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October 1, 2018

Lessons in development


October 1, 2018

“A country’s potential for rapid growth is strong not when it is backward without qualification, but rather when it is technologically backward but socially advanced” – Abramovitz (1986)

In late 2003, when I reached Beijing to work for the UN in China, there was much debate as to whether other countries could learn from the remarkable Chinese development experience. The country had, after all, lifted over 600 million people from poverty and managed 9-10 percent annual growth rates for more than 30 years, even if growth rates have slowed down of late (around 6.5 percent of a much larger economy).

As a country China had emerged from a low-income, low-human development status in the 1960s and 1970s to a prosperous, confident country by the early 21st century. The lives of the Chinese people are immeasurably transformed and they are living healthier, longer lives. Yet, most of their policies can hardly be classified as belonging to the standard Washington Consensus tool kit.

My belief that developing countries have much to learn from China led me to help found a new global institution in Beijing, the International Poverty Reduction Centre (IPRCC), dedicated to sharing Chinese lessons, now housed in a gleaming 20-storey building. And it led me to dig deeper into understanding the Chinese experience itself, a process culminating in a book entitled ‘Why China Has Grown So Fast for So Long’ ( OUP), now available in Chinese as well.

So, what is the ‘Tao’ of development, and what are Chinese lessons of interest to Pakistan:

The first would be ownership and long-term commitment to reform. In the end, development vision has to be home-grown and grounded in national realities. There are few examples, perhaps even none, where development has been ‘delivered’ by outside experts or institutions or even large transfers of resources. Development seeks to transform people’s capabilities and the nature of institutions. It takes time and requires long-term commitment for the process to succeed.

The ‘four modernisations’ introduced in the 1950s and 1960s in China, and Deng Xiaoping’s leadership in the 1970s and 1980s, to open up the economy kept the focus on improving the lives of people. And remarkably the system kept that vision stable for over 50 years, recognising that each stage of development needed new reforms.

The second, lesson is an active developmental role for the state, where the state becomes a ‘helping’ hand, rather than a ‘grabbing’ hand. For the Chinese Communist Party, this was a matter of long-term survival. The party recognised that without constant improvement in people’s lives, it would not be able to hold onto power.

Third is a pragmatic, locally-based approach to policy-making, focusing on what works and what does not, based on real-life conditions, rather than following someone’s grand idea or theoretical principle. And part reformation was fine, even if reforms worked in one area of the economy.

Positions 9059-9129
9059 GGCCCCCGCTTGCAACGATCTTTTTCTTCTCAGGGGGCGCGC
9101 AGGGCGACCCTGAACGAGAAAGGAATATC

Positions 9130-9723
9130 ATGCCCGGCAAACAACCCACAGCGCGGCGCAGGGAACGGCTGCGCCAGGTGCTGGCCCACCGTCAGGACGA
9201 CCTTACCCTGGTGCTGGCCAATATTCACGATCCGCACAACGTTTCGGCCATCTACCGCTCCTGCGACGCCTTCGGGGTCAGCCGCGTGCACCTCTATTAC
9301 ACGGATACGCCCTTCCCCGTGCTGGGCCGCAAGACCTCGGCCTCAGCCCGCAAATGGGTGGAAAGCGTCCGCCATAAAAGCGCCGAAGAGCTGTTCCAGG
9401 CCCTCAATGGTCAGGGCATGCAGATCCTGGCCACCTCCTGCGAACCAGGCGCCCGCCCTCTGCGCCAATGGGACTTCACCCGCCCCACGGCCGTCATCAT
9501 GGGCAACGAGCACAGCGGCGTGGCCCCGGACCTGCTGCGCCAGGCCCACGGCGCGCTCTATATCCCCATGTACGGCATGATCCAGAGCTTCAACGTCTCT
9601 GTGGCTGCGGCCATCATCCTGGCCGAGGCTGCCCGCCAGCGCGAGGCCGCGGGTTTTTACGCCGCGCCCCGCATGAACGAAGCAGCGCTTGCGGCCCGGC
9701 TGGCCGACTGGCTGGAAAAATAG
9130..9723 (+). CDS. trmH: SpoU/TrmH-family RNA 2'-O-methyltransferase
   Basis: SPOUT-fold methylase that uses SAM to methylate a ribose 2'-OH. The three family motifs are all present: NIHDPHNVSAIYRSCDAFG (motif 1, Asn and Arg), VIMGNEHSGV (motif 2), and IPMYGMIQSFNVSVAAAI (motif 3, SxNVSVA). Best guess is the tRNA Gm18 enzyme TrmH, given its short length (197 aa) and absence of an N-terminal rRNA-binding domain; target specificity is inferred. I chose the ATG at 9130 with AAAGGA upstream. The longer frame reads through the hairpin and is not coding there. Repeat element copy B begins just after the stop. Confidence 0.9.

Fourth, building constituencies for reform. Chinese leaders were very aware that change produced both winners and losers. Subsidies and even inefficient enterprises were deliberately kept on, despite much Western criticism, to ensure that those losing out were explicitly taken care of.

The fifth lesson is that the focus was on results and larger development outcomes, rather than the means or even, for that matter, principles. The civil service was transformed into a development service with strong accountability at all levels. If a county or province did well, the leaders were recognised and moved up. If a county was developmentally lagging, the best officials from the fast-moving areas were redeployed there.

The final lesson is that macro-economic policy was explicitly expected to serve development purposes. Finance ministries and central banks were important but the driver was the National Development Reform Commission. Unlike in most countries, the priority for monetary policy, for instance, was on job creation first and then on money supply and interest rates. And, it recognised the critical importance of social policy. Investing in human capabilities was almost a pre-condition to both start and sustain development progress.

These days there is much debate in Pakistan about if not why but when the country goes to the IMF for financial support. Whatever might be the merits of that step, it is worthwhile noting that China refused any such external support, even when it had limited financial strength. Instead, it relied heavily on the Chinese diaspora for advice, technical support and investment. Financial infusion from the IMF may buy a respite, but essential reforms will buy back a country its future. Hard decisions, hard choices on fixing institutions, on reversing past neglect of people’s capabilities, on an active developmental role for the state – especially in creating local manufacturing capacities – are all now needed to put Pakistan back on track.

The writer is the former director of the UNDP Human Development Report Office.

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